ATLANTA (January 21, 2009) — The Senate and House Appropriations Committees began their joint budget hearings today at the state Capitol, led by co-chairmen Senator Jack Hill (R-Reidsville) and Representative Ben Harbin (R-Evans). Lawmakers heard presentations on the Department of Revenue, Education, Natural Resources and the Judicial Branch.
The meeting began with Governor Sonny Perdue outlining his budget proposal emphasizing the need for government to provide the most value to its citizen with the resources available. He noted that education funding is critically important in shaping the state’s future, and has proposed a $1.2 billion bond package to invest in education infrastructure. Gov. Perdue also encouraged passage of his “Super Speeder” legislation, where fines for excess speeding will be dedicated to funding a trauma care network. This proposal, previously proposed in 2008, answers the call of many across the state to strengthen Georgia’s limited trauma care system.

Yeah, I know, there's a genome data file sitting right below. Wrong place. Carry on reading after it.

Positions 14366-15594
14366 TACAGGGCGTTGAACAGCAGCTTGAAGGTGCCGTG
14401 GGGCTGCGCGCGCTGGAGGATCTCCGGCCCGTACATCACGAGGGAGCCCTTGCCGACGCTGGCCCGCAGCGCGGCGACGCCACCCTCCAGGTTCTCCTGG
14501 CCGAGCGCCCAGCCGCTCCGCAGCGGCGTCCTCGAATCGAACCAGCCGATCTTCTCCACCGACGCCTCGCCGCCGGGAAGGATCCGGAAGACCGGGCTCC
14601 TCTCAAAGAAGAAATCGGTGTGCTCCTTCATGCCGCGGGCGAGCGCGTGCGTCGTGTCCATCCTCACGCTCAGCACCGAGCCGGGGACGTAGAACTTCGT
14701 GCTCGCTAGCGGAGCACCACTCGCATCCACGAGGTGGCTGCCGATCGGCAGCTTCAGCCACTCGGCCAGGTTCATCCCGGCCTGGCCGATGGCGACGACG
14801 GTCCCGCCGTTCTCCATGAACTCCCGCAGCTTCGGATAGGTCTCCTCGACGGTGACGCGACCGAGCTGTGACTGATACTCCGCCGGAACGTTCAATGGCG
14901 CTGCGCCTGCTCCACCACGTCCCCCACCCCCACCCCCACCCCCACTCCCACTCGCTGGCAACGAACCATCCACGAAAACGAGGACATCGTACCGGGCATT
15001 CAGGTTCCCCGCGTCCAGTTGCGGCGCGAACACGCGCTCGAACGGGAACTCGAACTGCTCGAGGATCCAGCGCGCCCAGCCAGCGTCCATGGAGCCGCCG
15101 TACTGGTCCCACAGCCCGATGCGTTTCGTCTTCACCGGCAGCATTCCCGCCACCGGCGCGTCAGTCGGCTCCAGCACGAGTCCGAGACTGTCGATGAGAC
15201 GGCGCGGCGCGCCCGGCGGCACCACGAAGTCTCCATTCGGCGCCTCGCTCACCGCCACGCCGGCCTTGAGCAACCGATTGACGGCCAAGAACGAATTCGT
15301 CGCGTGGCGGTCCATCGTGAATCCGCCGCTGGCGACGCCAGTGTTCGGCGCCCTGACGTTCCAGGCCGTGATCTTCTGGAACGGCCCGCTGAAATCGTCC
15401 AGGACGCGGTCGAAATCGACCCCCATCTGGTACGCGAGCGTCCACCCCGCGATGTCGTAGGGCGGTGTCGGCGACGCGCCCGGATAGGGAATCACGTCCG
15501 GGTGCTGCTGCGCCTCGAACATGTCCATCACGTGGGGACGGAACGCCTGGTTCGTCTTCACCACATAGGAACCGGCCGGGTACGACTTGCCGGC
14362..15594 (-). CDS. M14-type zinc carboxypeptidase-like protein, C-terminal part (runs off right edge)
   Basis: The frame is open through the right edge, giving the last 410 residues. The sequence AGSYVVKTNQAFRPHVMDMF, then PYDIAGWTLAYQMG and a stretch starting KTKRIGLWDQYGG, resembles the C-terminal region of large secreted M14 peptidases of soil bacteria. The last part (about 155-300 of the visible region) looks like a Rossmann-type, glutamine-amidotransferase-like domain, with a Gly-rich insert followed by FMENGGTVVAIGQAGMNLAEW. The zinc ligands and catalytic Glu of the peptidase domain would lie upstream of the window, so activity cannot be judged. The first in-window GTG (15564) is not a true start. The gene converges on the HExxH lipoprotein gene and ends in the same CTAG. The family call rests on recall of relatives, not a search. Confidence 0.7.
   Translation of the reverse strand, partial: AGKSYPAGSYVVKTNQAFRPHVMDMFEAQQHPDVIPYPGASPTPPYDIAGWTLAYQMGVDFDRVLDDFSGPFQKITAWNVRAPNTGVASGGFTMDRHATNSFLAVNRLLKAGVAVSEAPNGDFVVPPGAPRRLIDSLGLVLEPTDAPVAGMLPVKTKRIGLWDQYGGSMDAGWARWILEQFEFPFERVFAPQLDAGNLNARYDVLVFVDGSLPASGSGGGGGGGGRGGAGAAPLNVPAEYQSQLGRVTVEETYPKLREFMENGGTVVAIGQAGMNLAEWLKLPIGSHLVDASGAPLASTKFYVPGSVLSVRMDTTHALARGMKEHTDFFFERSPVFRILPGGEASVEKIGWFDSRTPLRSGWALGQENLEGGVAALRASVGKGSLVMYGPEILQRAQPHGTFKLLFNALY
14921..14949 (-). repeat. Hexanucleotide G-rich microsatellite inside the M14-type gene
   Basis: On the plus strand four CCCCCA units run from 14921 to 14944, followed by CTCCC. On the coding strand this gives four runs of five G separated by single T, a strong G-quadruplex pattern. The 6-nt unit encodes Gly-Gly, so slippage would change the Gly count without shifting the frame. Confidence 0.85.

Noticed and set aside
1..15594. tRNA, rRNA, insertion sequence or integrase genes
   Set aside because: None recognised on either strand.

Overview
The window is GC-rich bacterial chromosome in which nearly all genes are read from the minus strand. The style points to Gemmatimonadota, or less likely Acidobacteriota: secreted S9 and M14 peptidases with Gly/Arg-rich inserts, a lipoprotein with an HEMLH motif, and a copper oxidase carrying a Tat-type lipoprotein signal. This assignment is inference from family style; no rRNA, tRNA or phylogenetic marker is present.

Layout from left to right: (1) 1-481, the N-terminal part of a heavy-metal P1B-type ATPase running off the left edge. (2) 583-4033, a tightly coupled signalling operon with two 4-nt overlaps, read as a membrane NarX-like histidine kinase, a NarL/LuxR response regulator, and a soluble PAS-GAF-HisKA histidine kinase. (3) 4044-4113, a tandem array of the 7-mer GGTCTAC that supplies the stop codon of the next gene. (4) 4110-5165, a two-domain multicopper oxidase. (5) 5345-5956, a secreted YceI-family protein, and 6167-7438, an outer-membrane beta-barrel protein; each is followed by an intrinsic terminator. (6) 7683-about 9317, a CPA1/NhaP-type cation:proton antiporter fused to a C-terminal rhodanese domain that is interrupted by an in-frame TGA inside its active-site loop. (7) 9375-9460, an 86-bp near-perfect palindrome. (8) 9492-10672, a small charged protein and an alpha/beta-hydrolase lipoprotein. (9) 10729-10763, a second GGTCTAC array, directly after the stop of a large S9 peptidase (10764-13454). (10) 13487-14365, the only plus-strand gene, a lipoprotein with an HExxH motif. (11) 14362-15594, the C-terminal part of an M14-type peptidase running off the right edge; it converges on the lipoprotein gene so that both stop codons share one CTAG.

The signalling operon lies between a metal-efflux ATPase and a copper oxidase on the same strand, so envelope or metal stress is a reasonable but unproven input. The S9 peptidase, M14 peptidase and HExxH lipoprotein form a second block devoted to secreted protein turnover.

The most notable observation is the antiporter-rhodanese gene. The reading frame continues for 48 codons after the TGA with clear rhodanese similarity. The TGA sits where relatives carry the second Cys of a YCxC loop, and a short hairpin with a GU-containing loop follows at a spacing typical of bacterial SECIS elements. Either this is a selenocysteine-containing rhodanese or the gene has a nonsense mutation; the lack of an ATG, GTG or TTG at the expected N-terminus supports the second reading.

The committee was then presented with an economic forecast by Dr. Kenneth Heaghney, state fiscal economist. After listing the downward trends Georgia has recently experienced across all economic sectors, including an average loss of 17,000 jobs a month, Dr. Heaghney said he predicts the state will begin to see a mild recovery in the middle of 2009.
Departments and agencies then delivered presentations focused on what impact a $2.2 billion budget shortfall will have on their programs. Despite decreased funding, State School Superintendent Kathy Cox outlined several new goals she plans to implement to meet the pressing needs of Georgia’s students, including increasing high school graduation rates, strengthening teacher quality, improving students’ workforce readiness skills, developing strong educational leaders, improving test scores, and creating policies that ensure the maximum academic and financial accountability. A major concern for the General Assembly is the reduction in school nurses for 2010. Nurses are contracted through this year, but could be eliminated in 2010.
Budget briefings will continue through the week with hearings on transportation, public safety, economic development, the University system, and community health.